In a previous post we outlined the 7 Biomechanical Ergonomic Risk Factors. Today we will explore the first risk factor: REPETITION.
Repetition is performing the same movements over and over again. Think of the typist, the checkout worker, or the meat worker. Repetition in itself is a risk factor, and it can also intensify exposure to other risk factors.
Why is repetition bad?
Not all repetitive tasks are bad – in fact a medium level of repetition is beneficial as it helps to strengthen tissue fibres and increase their flexibility. Doing a number of sets of the same exercise in gym is an example of good repetition. If, however, you move into the high rate of repetition, without adequate rest, the tissues are not able to recover and residual strain develops. If this level of repetition continues the tissues (such as tendons) will sustain multiple microtears from which they are unable to recover. The worker will begin to feel pain while completing their tasks and will start to use inefficient movement patterns to compensate. Eventually the tissue will fail and force the worker to stop and seek medical attention.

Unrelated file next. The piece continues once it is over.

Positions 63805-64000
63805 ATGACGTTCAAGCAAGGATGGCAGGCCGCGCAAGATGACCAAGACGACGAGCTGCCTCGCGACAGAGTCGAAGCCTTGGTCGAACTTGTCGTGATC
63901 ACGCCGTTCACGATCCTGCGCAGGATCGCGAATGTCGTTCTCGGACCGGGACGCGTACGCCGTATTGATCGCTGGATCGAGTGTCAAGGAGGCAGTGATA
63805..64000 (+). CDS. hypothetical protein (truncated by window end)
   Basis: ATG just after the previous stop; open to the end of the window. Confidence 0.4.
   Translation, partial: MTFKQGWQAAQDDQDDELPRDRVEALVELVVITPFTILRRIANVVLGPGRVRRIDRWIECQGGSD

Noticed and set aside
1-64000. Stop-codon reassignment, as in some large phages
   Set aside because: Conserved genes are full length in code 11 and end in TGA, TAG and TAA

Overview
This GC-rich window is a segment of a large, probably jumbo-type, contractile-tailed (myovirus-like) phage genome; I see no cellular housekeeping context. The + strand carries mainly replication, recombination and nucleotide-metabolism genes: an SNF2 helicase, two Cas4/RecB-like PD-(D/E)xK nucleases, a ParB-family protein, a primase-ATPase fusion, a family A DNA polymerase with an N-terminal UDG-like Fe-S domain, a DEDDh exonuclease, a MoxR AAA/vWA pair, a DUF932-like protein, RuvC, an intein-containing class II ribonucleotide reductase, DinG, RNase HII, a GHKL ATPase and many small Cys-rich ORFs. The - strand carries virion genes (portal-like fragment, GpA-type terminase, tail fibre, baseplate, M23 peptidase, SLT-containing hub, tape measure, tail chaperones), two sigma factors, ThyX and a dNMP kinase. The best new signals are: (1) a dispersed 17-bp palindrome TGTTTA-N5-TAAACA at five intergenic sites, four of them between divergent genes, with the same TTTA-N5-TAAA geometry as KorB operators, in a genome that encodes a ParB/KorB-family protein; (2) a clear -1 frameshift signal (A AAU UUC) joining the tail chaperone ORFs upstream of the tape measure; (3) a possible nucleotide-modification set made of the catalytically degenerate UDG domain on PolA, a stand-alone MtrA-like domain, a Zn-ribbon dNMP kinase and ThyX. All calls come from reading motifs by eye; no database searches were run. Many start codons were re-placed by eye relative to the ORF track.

Clients often ask “why am I getting pain now, when I have been doing the same job for years?” This is a very good question, and is a very frustrating position for the worker to be in. One way to explain the phenomena is to think of the saying “the straw that broke the camels back” the continuous stress and strain on the tissues eventually weakens them to a point where they simply cannot continue.
How do I manage the risk of repetition?
Avoiding high rates of repetition is the best idea:
- Break up tasks throughout the day to avoid doing the same thing constantly
- Have a good understanding of the recovery cycles of your tissues – a trained Occupational Therapist can assist with this
- If the repetitive task also involves other ergonomic risk factors, such as force, then the amount of recovery time needed will increase
- Don’t ignore the first twinges of pain – these are your warning sign that the tissues are reaching their limit
Hope this helps explain repetition. If you are having difficulty managing we would recommend you seek the assistance of an Occupational Therapist trained in Ergonomics. They can complete a full worksite assessment with job task analysis to assist with reducing or removing the risk. Of course if your concern has resulted in hand or arm pain a Certified Hand Therapist will be able to help you.